SOCCER

European Championship Betting Guide: Friday 7/2/21

The quarterfinals of Euro 2020 begin Friday with a pair of matches. Should you back Spain to continue their free-scoring ways against the Swiss, and can Belgium overcome their injury woes against Italy?

As the road to Wembley moves to the quarterfinal stage, eight teams remain in the quest for Euro 2020 glory, with a handful of favorites and upstarts still in the mix to claim the title on July 11.

For more insight on what to expect in the round’s opening two matches on Friday, read on, and be sure to check out FanDuel Sportsbook for updated odds on these contests and all other props involving Euro 2020.

Switzerland vs. Spain

Saint Petersburg Stadium | Saint Petersburg, Russia | 12pm ET
The Pick: Spain -160

Euro 2020’s quarterfinal round begins with one of the tournament’s hottest teams taking on perhaps the biggest surprise participant of this stage.

Twice champions of Europe this millennium, Spain were in a Covid-enforced state of disarray at the start of the month, but after posting back-to-back five-goal performances over Slovakia and Croatia in their last two matches, La Roja have found their finishing touch again, and they’re now tipped at +300 as the second-most likely side to win the whole tournament.


Their opponents, meanwhile, were widely expected to be watching the quarterfinals from home after being drawn against 2018 World Cup winners France in the Round of 16, but despite being 6-to-1 underdogs, Switzerland found a way past the tournament favorites in penalties after Monday’s thrilling 3-3 match in Bucharest.

The odds aren't quite as steep for the Swiss this time, but there’s a reason Vladimir Petković’s side isn’t expected to pull a surprise for a second round in a row. Even though the Alpine nation is currently No. 9 among European teams in the latest FIFA world rankings, the numbers would suggest they’ve overachieved this summer, as they’ve conceded eight times -- joint-most in the tournament -- while allowing the fourth-most shots of any side.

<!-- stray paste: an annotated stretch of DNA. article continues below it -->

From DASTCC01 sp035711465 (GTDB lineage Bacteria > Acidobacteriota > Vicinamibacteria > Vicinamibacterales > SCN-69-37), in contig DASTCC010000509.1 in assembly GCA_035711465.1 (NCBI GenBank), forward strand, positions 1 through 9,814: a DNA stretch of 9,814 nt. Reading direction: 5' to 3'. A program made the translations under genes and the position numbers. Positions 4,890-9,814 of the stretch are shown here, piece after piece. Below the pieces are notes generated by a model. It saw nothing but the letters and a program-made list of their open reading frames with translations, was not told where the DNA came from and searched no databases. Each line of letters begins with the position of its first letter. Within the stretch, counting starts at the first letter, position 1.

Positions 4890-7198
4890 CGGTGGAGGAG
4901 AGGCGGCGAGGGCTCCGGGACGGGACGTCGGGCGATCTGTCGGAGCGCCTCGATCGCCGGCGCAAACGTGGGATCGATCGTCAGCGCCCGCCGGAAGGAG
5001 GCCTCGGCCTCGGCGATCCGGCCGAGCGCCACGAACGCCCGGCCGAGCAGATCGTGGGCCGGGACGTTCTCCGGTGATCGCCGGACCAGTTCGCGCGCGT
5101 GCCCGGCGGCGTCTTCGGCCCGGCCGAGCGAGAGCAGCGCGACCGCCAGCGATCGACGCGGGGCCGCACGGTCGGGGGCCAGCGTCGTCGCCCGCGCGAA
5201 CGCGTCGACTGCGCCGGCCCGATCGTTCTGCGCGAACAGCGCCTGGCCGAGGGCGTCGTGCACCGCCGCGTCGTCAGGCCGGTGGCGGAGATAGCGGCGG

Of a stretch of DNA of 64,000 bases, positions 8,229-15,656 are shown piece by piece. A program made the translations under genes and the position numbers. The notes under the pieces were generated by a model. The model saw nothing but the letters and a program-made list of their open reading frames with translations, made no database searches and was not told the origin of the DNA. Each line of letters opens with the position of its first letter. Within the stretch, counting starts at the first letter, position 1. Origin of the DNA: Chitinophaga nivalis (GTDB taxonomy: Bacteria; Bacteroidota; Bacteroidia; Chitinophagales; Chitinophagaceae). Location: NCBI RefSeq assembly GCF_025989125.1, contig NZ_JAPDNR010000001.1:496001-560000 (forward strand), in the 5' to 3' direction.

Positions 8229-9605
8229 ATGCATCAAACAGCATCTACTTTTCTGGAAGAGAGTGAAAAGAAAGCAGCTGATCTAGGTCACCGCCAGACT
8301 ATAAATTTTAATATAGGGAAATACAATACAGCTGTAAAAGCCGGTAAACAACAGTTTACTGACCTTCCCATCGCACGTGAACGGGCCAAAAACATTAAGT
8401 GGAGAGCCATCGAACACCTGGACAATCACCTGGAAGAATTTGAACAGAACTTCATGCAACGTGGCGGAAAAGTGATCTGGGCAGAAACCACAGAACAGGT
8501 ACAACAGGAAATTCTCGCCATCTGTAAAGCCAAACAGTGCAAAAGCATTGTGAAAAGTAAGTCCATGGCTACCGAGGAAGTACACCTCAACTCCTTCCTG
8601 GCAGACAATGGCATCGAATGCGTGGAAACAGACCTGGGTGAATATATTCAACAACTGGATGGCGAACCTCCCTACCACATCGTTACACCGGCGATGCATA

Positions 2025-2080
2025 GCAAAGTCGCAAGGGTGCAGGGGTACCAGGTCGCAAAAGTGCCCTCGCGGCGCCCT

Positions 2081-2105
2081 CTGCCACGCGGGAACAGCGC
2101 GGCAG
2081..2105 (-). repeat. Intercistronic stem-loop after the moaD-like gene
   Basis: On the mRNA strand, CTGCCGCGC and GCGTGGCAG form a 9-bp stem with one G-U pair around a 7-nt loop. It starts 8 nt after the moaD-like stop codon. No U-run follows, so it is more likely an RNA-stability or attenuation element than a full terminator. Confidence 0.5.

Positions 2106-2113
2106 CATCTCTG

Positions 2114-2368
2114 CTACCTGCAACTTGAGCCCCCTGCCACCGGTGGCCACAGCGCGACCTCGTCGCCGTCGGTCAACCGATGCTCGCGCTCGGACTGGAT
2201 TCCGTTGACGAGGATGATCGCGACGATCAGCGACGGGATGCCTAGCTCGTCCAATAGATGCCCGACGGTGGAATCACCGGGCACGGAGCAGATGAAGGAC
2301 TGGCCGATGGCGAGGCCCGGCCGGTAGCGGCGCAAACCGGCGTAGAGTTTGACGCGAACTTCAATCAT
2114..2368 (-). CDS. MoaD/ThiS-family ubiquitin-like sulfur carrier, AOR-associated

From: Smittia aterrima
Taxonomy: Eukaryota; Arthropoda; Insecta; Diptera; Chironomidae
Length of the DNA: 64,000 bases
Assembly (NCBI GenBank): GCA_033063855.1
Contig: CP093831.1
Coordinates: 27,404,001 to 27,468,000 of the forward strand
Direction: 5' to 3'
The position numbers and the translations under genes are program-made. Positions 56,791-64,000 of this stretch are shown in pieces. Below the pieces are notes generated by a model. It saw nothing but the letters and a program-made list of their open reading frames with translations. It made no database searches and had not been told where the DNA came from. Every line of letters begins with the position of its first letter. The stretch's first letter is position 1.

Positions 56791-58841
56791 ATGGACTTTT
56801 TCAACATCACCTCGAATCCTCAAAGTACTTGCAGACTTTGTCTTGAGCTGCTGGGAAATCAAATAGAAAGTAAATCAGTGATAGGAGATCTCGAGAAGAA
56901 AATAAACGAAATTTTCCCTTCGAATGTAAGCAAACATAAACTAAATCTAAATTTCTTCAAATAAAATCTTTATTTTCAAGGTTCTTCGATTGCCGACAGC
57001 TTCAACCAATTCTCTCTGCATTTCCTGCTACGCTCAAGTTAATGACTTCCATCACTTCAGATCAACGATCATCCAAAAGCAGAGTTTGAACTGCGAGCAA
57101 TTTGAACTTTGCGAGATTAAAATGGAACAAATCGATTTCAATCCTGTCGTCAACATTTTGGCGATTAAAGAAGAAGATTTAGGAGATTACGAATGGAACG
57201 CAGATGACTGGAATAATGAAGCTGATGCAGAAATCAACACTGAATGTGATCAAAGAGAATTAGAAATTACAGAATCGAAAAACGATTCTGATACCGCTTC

Plus, the only other time the Swiss played a possession-based team this summer, they were completely outclassed by Italy 3-0 on Matchday 2.

Conversely, the analytics love the Spanish. With 11 goals to the good, Luis Enrique’s charges are the highest-scoring team at these Euros and also lead the tournament in possession (67.6%), time in the opposition third (36%), and fewest shots allowed per game (6).

There may still be questions about the Iberians’ competency in front of goal at times -- and they did look shambolic at the back over the final 10 minutes of regulation against Croatia -- but they’ve lost just once in the last three years and should be brimming with confidence entering this fixture.


Of course, it stands to reason that if the Swiss can beat a loaded French team, surely they can defeat anyone, but they’ll have to pull off this upset without suspended captain Granit Xhaka in their midfield. Plus, they’ve beaten Spain only once -- just once -- in 22 all-time meetings (1-16-5).